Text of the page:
The Agony Aunt: How do we stop unpredictable working hours impacting on mental health?

Long hours, pressure, presenteeism and constant connectivity mean the working day is protracted, prolonged and unpredictable, and this is having an impact on lawyer’s wellbeing. Boundaries and balance must be maintained to protect our mental health. The Agony Aunt looks at these issues for Mental Health Awareness Week.

Unpredictable working hours are one of the less appealing hallmarks of the legal profession, but it goes beyond mere inconvenience. Such working patterns can have a real impact on lawyers’ mental health. Work is the number one cause of stress in the UK according to Samaritans, and lawyers are 3.6 times more likely to suffer from depression than non-lawyers, as cited by the Dave Nee Foundation. Other studies and statistics have shown that anxiety, depression and addiction are major causes for concern in the legal sector, and many legal professionals cite a lack of control over their time and schedule as a factor, ultimately leading to a lack of control in their overall lives. The issue is compounded by the lingering stigma attached to lawyers and work related mental health. People go into law knowing that long hours are often to be expected. So when unpredictable schedules take their toll on one’s mental wellbeing, sufferers feel they cannot speak up for fear of being deemed not dedicated or able to cope with the pressure.

Constant connectivity is a modern issue that on one hand has opened up more flexible working options, however sometimes this is made up for by constant contact and expectations of instant reply from directors and clients at all hours of the day, seven days a week. If you find that your devices are leaving you hounded round the clock, and you aren’t ready to switch them off completely, auto replies may be an option. A simple polite note that states your work and office hours, and that you will only respond to urgent queries outside of this time may help create a more manageable inbox.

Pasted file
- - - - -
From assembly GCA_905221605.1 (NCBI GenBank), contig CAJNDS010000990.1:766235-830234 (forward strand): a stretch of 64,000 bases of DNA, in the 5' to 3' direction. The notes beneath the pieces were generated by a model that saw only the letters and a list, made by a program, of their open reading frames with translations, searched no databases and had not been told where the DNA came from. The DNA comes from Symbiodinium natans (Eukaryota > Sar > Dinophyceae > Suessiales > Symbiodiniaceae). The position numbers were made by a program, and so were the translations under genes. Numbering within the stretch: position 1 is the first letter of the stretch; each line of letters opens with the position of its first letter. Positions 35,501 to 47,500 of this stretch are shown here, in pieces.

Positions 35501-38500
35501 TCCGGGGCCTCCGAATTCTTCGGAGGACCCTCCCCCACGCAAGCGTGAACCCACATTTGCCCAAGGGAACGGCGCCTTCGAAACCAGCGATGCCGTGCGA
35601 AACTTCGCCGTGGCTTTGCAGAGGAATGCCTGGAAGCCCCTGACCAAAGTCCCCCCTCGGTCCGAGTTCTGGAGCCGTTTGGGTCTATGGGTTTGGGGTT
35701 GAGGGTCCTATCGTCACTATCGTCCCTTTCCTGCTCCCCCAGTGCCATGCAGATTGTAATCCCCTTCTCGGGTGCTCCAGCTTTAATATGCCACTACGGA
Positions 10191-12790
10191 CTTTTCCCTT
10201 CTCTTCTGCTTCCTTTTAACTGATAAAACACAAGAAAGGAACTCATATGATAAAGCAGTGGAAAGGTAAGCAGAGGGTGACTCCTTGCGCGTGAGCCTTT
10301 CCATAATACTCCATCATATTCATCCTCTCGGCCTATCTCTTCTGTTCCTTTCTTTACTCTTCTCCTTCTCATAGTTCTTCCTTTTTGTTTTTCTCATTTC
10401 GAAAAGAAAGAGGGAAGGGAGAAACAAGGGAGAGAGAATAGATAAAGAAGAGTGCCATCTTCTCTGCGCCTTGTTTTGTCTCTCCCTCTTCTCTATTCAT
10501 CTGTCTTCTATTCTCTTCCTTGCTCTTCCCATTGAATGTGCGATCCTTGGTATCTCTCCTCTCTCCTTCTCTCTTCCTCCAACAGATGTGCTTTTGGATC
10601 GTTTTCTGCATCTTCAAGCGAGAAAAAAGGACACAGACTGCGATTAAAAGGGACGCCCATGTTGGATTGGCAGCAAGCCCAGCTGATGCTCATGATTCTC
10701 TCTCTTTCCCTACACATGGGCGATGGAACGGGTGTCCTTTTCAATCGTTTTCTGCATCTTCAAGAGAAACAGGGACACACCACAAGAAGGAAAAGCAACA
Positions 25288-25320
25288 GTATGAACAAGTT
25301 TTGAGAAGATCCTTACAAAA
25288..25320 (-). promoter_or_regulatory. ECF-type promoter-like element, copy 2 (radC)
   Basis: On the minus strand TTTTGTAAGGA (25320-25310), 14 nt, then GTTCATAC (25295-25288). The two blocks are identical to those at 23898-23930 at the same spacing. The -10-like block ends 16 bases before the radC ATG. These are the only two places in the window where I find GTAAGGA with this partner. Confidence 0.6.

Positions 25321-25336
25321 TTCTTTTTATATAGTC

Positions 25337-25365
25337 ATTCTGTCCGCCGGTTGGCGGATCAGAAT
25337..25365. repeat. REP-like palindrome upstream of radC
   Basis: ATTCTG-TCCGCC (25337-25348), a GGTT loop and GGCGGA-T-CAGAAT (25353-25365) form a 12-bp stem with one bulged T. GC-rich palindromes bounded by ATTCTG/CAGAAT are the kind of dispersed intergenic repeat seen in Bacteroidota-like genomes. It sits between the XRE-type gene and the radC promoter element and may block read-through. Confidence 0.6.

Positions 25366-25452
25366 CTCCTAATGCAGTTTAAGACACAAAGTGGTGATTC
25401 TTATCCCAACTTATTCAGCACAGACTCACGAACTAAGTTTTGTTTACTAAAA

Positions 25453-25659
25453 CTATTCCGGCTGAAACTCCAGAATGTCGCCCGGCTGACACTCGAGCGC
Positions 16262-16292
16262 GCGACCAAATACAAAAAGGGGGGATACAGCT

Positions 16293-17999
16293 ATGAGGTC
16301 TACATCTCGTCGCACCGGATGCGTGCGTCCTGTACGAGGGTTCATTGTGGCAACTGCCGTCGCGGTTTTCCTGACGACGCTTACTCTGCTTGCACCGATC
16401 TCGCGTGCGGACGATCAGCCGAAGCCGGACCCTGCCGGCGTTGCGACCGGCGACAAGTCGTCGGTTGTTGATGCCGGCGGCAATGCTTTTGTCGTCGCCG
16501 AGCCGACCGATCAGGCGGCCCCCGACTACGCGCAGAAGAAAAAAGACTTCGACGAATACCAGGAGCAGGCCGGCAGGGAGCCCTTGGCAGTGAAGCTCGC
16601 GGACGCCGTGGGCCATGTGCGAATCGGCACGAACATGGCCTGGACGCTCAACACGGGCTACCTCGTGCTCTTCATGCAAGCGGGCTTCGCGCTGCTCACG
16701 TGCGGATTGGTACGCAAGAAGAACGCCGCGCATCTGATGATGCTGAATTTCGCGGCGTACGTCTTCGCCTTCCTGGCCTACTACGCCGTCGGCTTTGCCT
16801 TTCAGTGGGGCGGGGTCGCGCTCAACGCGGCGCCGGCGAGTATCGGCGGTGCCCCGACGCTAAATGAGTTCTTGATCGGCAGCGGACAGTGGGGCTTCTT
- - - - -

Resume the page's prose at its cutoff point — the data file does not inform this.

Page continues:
It’s not just pressure created by others’ demands. We are all guilty of self-imposed pressure and the need to appear constantly busy and productive. No one has anything to prove to anyone else by burning themselves out – your work should speak for itself. If you are able to manage your schedule and client expectations and take on only what you can complete in the promised time allocation you will be more in control.

At Obelisk, we understand how there are competing pressures on time and this can be stressful for some working remotely, ad hoc or part-time for organisations which mainly use full time employees. The important thing is clarity of expectations for each party at the outset and good, clear communication about delivery of work and realistic timescales. We encourage consultants to make us their first point of contact to raise any queries or concerns at the outset and we can help with getting the relationship off to the best start.

The most important thing is to develop self-reflection. Keep a check on how you are feeling, if you are feeling like things are spiralling out of control, don’t suffer in silence. Talk to someone about what you are experiencing. Remember you are definitely not alone in your feelings and talking is the first step to solving the problem. If you don’t feel you are ready to confide in those around you, here are some organisations that can help:

Law Society Helpline 020 7320 5675

LawCare (Ireland 0800 2796888

Samaritans 116 123